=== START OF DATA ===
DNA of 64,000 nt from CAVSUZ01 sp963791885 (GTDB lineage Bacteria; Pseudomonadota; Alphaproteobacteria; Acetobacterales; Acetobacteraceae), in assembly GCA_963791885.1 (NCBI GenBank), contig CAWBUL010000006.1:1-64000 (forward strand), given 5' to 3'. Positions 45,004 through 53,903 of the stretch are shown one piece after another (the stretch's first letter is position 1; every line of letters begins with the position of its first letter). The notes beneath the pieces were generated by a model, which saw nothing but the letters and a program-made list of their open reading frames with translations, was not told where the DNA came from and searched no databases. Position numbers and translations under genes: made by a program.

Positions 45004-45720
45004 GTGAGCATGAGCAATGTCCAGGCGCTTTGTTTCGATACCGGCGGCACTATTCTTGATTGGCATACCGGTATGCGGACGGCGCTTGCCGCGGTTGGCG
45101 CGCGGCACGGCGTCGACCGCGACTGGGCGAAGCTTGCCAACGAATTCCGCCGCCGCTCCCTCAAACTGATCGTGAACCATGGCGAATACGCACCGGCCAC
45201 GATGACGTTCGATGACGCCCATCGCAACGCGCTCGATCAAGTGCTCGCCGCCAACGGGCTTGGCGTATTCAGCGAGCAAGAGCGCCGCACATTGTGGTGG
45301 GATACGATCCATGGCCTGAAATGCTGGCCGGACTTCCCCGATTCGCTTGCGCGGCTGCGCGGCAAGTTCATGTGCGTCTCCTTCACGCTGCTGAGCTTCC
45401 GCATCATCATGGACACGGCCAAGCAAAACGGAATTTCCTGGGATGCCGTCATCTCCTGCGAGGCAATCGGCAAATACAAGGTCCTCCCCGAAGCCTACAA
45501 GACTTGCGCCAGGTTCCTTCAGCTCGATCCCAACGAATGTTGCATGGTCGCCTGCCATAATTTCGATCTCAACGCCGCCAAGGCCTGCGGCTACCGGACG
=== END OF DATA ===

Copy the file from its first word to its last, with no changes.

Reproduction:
DNA of 64,000 nt from CAVSUZ01 sp963791885 (GTDB lineage Bacteria; Pseudomonadota; Alphaproteobacteria; Acetobacterales; Acetobacteraceae), in assembly GCA_963791885.1 (NCBI GenBank), contig CAWBUL010000006.1:1-64000 (forward strand), given 5' to 3'. Positions 45,004 through 53,903 of the stretch are shown one piece after another (the stretch's first letter is position 1; every line of letters begins with the position of its first letter). The notes beneath the pieces were generated by a model, which saw nothing but the letters and a program-made list of their open reading frames with translations, was not told where the DNA came from and searched no databases. Position numbers and translations under genes: made by a program.

Positions 45004-45720
45004 GTGAGCATGAGCAATGTCCAGGCGCTTTGTTTCGATACCGGCGGCACTATTCTTGATTGGCATACCGGTATGCGGACGGCGCTTGCCGCGGTTGGCG
45101 CGCGGCACGGCGTCGACCGCGACTGGGCGAAGCTTGCCAACGAATTCCGCCGCCGCTCCCTCAAACTGATCGTGAACCATGGCGAATACGCACCGGCCAC
45201 GATGACGTTCGATGACGCCCATCGCAACGCGCTCGATCAAGTGCTCGCCGCCAACGGGCTTGGCGTATTCAGCGAGCAAGAGCGCCGCACATTGTGGTGG
45301 GATACGATCCATGGCCTGAAATGCTGGCCGGACTTCCCCGATTCGCTTGCGCGGCTGCGCGGCAAGTTCATGTGCGTCTCCTTCACGCTGCTGAGCTTCC
45401 GCATCATCATGGACACGGCCAAGCAAAACGGAATTTCCTGGGATGCCGTCATCTCCTGCGAGGCAATCGGCAAATACAAGGTCCTCCCCGAAGCCTACAA
45501 GACTTGCGCCAGGTTCCTTCAGCTCGATCCCAACGAATGTTGCATGGTCGCCTGCCATAATTTCGATCTCAACGCCGCCAAGGCCTGCGGCTACCGGACG